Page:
Boeing 787 engine trouble shuts down Charleston airport
Debris fell from the Dreamliner's engine onto the runway and into grass where it sparked a fire, reports the Post and Courier. As a result of the fire, the airport closed for about an hour, prompting an investigation from the National Transportation Safety Board.
The 787 involved in the incident was equipped with General Electric engines. Boeing told the Wall Street Journal that it's "unaware" of an issue with the GE engines that would affect 787s already in-service.
Japan Airlines is the only airline that currently operates Boeing Dreamliners powered by GE's GEnx engines.
Last week, 787 launch customer All Nippon Airways said it temporarily grounded five 787s due to issues with their Dreamliners' Rolls-Royce Trent 1000 engines. On Wednesday, Boeing CEO Jim McNerney described the problem with Rolls' engines as "minor" and said it wouldn't affect the number of 787s delivered by Boeing this year.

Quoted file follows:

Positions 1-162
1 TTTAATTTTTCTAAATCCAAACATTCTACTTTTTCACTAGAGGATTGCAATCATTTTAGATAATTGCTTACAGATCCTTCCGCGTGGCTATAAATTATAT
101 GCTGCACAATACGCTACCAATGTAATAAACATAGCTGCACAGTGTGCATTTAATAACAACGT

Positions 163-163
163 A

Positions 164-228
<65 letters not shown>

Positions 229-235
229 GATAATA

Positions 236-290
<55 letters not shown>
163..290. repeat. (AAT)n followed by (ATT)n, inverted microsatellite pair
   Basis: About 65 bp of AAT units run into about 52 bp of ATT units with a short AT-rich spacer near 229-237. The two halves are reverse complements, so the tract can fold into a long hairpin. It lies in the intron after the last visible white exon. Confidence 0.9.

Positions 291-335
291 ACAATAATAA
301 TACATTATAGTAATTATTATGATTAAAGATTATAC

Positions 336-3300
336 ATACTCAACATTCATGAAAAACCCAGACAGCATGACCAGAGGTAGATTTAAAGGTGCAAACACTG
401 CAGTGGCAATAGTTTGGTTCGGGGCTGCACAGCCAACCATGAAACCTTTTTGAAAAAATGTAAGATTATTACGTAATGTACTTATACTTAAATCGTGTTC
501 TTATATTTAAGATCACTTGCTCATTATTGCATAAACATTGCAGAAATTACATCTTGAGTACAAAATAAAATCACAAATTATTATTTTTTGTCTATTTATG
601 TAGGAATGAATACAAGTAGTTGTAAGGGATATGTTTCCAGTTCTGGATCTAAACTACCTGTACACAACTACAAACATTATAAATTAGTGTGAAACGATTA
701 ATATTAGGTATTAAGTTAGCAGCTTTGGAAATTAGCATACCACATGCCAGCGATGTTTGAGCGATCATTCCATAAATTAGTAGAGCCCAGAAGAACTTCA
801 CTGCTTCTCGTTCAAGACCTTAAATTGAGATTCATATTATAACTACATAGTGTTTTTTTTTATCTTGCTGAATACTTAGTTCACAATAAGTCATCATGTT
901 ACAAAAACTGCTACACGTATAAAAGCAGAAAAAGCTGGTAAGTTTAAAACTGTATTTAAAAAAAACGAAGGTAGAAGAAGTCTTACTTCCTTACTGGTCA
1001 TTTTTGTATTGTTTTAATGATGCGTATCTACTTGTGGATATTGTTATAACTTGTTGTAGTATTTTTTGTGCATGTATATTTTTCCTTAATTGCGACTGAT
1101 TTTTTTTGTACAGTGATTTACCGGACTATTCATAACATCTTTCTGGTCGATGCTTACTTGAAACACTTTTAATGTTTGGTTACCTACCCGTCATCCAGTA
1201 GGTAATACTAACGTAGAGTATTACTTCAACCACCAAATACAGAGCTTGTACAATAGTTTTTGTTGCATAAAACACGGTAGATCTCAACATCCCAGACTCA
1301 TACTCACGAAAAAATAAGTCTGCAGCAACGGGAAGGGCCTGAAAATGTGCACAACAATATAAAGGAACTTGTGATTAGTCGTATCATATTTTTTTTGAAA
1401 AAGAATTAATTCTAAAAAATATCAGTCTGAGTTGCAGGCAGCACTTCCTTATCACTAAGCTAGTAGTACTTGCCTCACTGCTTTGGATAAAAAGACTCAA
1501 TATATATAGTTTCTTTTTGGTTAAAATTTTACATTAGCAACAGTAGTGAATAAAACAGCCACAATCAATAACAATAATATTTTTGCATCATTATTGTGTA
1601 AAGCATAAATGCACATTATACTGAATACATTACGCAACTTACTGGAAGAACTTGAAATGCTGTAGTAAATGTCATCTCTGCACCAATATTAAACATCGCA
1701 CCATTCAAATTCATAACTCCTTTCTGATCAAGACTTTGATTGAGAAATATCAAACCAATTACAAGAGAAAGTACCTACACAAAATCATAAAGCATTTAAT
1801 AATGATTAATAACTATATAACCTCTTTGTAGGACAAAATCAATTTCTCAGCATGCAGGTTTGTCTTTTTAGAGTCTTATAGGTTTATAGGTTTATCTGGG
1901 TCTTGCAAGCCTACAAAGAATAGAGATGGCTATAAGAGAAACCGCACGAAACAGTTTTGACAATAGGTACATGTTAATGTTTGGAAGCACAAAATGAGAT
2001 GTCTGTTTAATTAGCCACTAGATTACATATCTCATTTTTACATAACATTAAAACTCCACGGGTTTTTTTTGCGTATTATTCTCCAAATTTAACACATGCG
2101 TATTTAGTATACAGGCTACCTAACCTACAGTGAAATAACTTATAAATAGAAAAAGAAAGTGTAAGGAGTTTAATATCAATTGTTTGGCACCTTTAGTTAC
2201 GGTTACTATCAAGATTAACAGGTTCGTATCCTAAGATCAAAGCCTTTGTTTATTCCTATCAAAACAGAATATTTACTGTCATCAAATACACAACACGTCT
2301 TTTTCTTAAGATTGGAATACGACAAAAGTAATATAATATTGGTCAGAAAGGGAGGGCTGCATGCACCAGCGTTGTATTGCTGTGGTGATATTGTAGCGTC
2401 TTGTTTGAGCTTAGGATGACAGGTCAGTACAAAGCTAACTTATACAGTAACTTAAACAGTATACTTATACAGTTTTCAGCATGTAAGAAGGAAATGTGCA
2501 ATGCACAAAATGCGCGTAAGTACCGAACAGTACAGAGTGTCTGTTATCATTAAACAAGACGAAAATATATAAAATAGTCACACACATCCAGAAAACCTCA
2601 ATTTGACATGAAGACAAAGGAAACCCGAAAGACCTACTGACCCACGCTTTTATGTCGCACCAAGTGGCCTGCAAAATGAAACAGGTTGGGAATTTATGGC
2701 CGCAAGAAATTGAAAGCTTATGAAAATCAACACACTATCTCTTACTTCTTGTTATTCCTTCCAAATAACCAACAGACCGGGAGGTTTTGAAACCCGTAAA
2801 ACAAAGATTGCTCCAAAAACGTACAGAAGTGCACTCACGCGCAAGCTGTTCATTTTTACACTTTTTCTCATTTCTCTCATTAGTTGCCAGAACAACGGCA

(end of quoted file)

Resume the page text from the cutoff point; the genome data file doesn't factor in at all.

Boeing has yet to deliver a 787 assembled at its North Charleston, S.C., site. Several 787s are parked in North Charleston awaiting delivery to Air India. The airline and the government of India have held off on delivery while they decide on how much compensation they'll seek from Boeing over 787 delivery delays. Boeing was nearly four years late in handing over the Dreamliner.
Most recent Aerospace blog posts
- Airbus, Boeing lean on Zodiac Aerospace to improve seat deliveries March 19
- Report: Suppliers, software problems contribute to USAF tanker delays March 19
- Report: Boeing’s KC-46 might not fly until summer March 18
- Arlington aerospace supplier is expanding — in South Carolina March 3
- Boeing announces order for three 747-8s March 3
Our new comment system is not supported in IE 7. Please upgrade your browser here.